The University of Texas at Austin recently invited alumnus Adm. William H. McRaven, commander of U.S. Special Operations Command, to give its commencement address. In his address, Adm. McRaven suggested that if you want to change the world, you should start by making your own bed.
If you make your bed every morning, you will have accomplished the first task of the day. It will give you a small sense of pride, and it will encourage you to do another task, and another, and another. By the end of the day, that one task completed will have turned into many tasks completed. Making your bed will also reinforce the fact that little things in life matter. If you can’t do the little things right, you will never do the big things right. And, if by chance you have a miserable day, you will come home to a bed that is made—that you made—and a made bed gives you encouragement that tomorrow will be better.
The same could be said for having an organized and clean desk at the end of the day. You’ve told yourself that you’re organized and committed, and you believe in yourself, your colleagues, and your company. Taking pride in small things makes big things possible. If, at the end of the day, we organize our workstations and put everything in its place, we can begin the next day anew with a clean and tidy workplace.
The small things that we do every day make a big difference. Our business careers aren’t determined by one single event. The canvases on which our careers are painted are made with small, purposeful, disciplined, and focused brushstrokes. The culmination of a promising product launch or a successful search for an excellent candidate is made up of thousands of phone calls, presentations, e-mails, and meetings.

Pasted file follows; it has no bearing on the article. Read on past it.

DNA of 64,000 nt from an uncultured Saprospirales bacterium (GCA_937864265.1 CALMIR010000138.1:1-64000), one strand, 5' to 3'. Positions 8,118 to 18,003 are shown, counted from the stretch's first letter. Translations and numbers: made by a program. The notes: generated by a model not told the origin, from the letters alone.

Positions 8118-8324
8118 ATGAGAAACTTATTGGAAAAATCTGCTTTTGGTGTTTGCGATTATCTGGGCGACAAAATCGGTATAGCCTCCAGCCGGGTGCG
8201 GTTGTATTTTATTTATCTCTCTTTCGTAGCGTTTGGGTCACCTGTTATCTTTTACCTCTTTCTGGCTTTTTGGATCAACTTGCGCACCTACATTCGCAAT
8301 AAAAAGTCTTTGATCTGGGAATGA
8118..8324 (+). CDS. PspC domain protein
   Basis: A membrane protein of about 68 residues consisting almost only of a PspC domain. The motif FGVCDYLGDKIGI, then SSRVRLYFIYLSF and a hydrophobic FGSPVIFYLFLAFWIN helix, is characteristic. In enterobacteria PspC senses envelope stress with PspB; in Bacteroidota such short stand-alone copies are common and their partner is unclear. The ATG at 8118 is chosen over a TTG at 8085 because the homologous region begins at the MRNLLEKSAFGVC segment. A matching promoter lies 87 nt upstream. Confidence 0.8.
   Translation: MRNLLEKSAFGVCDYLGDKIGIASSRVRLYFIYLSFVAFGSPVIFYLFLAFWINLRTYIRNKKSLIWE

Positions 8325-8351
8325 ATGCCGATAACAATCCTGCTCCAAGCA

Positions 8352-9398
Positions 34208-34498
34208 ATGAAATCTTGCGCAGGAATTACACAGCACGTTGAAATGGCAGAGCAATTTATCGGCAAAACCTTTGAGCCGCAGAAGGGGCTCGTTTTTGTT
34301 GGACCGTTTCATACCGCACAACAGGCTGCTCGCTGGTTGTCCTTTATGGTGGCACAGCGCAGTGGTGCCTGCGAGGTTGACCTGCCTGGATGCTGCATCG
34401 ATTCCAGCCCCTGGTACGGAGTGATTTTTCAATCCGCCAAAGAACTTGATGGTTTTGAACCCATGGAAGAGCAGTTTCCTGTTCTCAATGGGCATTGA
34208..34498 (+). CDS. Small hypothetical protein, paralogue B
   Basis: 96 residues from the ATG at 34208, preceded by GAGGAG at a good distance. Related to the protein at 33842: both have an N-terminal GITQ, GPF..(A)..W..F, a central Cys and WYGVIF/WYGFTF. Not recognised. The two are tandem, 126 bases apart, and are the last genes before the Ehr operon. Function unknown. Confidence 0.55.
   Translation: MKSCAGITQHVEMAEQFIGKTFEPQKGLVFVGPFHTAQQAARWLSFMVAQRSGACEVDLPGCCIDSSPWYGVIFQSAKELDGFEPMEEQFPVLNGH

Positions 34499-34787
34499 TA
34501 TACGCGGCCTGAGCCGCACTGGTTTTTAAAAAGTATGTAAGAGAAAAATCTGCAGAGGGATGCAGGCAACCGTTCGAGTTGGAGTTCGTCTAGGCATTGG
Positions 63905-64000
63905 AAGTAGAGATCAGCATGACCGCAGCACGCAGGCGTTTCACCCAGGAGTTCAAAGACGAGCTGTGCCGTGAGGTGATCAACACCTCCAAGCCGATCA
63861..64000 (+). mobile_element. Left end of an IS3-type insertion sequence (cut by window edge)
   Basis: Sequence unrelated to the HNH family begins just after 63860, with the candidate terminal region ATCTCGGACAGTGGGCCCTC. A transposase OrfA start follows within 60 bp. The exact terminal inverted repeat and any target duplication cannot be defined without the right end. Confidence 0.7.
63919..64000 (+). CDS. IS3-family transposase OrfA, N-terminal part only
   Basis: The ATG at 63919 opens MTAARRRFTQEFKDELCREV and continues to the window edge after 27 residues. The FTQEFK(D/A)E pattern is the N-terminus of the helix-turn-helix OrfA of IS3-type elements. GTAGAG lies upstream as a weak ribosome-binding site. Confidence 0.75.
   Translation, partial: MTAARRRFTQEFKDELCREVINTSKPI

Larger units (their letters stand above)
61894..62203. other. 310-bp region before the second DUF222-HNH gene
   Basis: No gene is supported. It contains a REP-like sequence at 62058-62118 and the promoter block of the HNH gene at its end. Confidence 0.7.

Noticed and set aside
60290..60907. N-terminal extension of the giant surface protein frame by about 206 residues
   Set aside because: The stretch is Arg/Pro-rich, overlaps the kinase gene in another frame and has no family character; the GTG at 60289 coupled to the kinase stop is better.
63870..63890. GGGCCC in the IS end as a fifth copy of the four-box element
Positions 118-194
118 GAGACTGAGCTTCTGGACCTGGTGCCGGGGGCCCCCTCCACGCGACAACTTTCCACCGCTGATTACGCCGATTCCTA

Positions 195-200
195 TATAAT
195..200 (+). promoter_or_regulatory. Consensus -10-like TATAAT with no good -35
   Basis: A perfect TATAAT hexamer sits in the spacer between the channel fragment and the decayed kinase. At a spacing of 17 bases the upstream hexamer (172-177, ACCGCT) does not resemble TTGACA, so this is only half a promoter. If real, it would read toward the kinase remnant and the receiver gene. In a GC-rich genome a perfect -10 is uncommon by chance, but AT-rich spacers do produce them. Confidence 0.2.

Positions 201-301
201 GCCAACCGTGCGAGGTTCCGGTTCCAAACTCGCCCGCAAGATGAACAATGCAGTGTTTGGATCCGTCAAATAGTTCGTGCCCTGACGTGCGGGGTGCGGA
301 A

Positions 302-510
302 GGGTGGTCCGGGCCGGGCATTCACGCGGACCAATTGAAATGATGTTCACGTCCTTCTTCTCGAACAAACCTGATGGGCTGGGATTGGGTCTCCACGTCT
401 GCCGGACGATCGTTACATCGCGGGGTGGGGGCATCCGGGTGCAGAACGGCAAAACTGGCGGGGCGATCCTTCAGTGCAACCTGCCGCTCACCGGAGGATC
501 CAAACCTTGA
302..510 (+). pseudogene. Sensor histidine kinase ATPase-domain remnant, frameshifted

It may seem Pollyannaish to think that making your bed or cleaning your desk will have a direct impact on anything other than the bed or the desk. However, to succeed in business, the ability to express and control our own emotions is paramount, and equally important is our ability to comprehend, diagnose, and respond to the emotions of others. Psychologists refer to this ability as emotional intelligence (EQ), and, in his 1996 book, Emotional Intelligence, author Daniel Goleman argues that EQ may even be more important than IQ. Some psychologists believe that standard measures of intelligence (i.e., IQ scores) are too limited and don’t take into consideration the full range of human intelligence. It has thus been suggested that the ability to express emotions can be an equal or even more important factor for determining success in business.
Having the discipline to do simple tasks helps you manage dangerous feelings and emotions by preventing these from directing your behaviors. Basic tasks, such as cleaning our desks, build our psychological muscles. Warren Buffett, widely considered the most successful investor of the 20th century, is famous for saying, “Only when you combine sound intellect with emotional discipline do you get rational behavior.” At the end of the day, cleaning your desk is the ideal way to make a crucial first step to success.